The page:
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Over a recent St. Patricks Day weekend in South Carolina, state troopers made 135 drunk driving arrests. But many families who have lost their loved ones in drunk driving crashes say that current drunk driving laws in South Carolina are too lax. They also argue that lives could be saved by strengthening laws for ignition interlock devices.


MADD wants to have a bill passed in the state that requires all people convicted of DUI to have an ignition interlock device on their vehicle. This device is a breathalyzer that is part of the ignition system in a vehicle. The driver must blow into the device and not have any alcohol detected on their breath to be able to drive the vehicle.

There is a law on the books in South Carolina called Emma’s Law that requires anyone convicted of DUI with a BAC of .15% or higher to have a device on their car. But a new bill would expand this requirement to all drunk driving convictions, including people with a BAC of .08% or higher.

Since Emma’s Law went into effect in 2014, 1648 starts were prevented by an ignition interlock device in South Carolina through the end of 2016. The law was passed in honor of Emma Longstreet, a six year old girl who was killed by a drunk driver in a New Year’s Eve crash in 2013.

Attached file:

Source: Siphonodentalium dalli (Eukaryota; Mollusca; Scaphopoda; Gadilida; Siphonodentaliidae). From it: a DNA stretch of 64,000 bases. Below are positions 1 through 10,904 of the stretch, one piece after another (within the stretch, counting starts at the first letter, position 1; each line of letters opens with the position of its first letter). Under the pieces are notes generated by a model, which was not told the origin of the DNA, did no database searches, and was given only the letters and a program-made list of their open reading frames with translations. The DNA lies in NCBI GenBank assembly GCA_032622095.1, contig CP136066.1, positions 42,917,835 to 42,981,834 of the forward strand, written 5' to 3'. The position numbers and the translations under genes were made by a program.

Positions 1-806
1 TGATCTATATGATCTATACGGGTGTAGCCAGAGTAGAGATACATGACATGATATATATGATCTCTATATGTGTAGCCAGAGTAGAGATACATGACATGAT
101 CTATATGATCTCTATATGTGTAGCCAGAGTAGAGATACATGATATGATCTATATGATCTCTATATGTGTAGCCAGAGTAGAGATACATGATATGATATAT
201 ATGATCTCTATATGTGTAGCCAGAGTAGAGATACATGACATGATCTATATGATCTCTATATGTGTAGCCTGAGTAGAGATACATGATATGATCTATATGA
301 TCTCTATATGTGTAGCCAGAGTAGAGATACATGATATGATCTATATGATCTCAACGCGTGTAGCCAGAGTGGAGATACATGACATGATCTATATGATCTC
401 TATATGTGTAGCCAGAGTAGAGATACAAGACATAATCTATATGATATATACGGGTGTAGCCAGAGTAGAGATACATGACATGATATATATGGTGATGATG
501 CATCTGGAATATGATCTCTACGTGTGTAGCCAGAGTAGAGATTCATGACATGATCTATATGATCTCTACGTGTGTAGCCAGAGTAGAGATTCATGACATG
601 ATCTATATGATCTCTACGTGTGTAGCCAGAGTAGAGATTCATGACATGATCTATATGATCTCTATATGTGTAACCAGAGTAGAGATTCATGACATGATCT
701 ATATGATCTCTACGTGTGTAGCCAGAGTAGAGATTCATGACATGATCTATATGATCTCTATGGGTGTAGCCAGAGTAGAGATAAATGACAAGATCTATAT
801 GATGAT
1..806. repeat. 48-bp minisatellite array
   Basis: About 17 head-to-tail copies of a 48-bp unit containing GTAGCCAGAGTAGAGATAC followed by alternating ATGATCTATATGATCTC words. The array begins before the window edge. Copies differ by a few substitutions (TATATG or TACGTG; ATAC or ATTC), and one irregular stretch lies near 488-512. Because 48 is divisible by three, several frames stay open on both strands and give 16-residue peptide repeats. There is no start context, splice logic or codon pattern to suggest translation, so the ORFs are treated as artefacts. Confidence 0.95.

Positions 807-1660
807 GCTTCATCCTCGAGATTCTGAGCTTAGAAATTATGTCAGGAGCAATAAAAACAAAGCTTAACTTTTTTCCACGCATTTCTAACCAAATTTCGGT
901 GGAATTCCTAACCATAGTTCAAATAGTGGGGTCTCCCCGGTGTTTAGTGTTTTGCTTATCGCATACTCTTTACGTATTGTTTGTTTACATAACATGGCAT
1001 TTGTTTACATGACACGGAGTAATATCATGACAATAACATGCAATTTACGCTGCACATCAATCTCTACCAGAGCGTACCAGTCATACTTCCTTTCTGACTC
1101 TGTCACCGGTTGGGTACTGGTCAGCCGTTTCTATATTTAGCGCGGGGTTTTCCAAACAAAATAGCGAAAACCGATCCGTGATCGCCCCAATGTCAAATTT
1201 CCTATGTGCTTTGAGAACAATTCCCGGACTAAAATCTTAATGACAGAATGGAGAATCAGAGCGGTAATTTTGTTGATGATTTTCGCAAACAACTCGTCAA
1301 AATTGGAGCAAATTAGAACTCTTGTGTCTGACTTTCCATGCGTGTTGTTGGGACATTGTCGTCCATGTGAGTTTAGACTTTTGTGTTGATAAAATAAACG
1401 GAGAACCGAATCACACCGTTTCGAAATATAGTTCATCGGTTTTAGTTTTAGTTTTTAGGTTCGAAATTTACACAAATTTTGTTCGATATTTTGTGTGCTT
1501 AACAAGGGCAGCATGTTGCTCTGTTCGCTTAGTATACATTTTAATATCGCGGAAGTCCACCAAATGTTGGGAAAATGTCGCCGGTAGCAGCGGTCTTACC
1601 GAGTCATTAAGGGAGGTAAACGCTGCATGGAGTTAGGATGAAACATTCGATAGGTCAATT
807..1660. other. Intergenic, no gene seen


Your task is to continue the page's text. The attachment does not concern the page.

Our View

Our North Carolina and Virginia personal injury attorneys hope that South Carolina passes tougher DUI laws. It makes sense to us for all convicted drunk drivers to be required to have an ignition interlock device in their vehicle. This device can prevent drunk drivers from hurting people. Plus, the fact that the device must be paid for by the convicted drunk driver can be an incentive for others to drive sober.

When someone is hurt or killed in a South Carolina DUI crash, it is very important to hold the person accountable. While criminal charges are usually filed, some convicted drunk drivers may not even face serious jail time. But what about the victims and families who face huge medical bills,  lost wages, rehab, and possibly even funeral costs if their loved one died?

In South Carolina, it is possible to file a personal injury or wrongful death lawsuit against the convicted drunk driver. It also is possible to file a lawsuit against a bar, restaurant or other establishment that served the driver, if he or she was noticably intoxicated. Passengers also can be held liable if they participated in or encouraged the driver to drink, as well. This is something to keep in mind if you ever are hurt by a drunk driver, or lose a loved one to an intoxicated driver.


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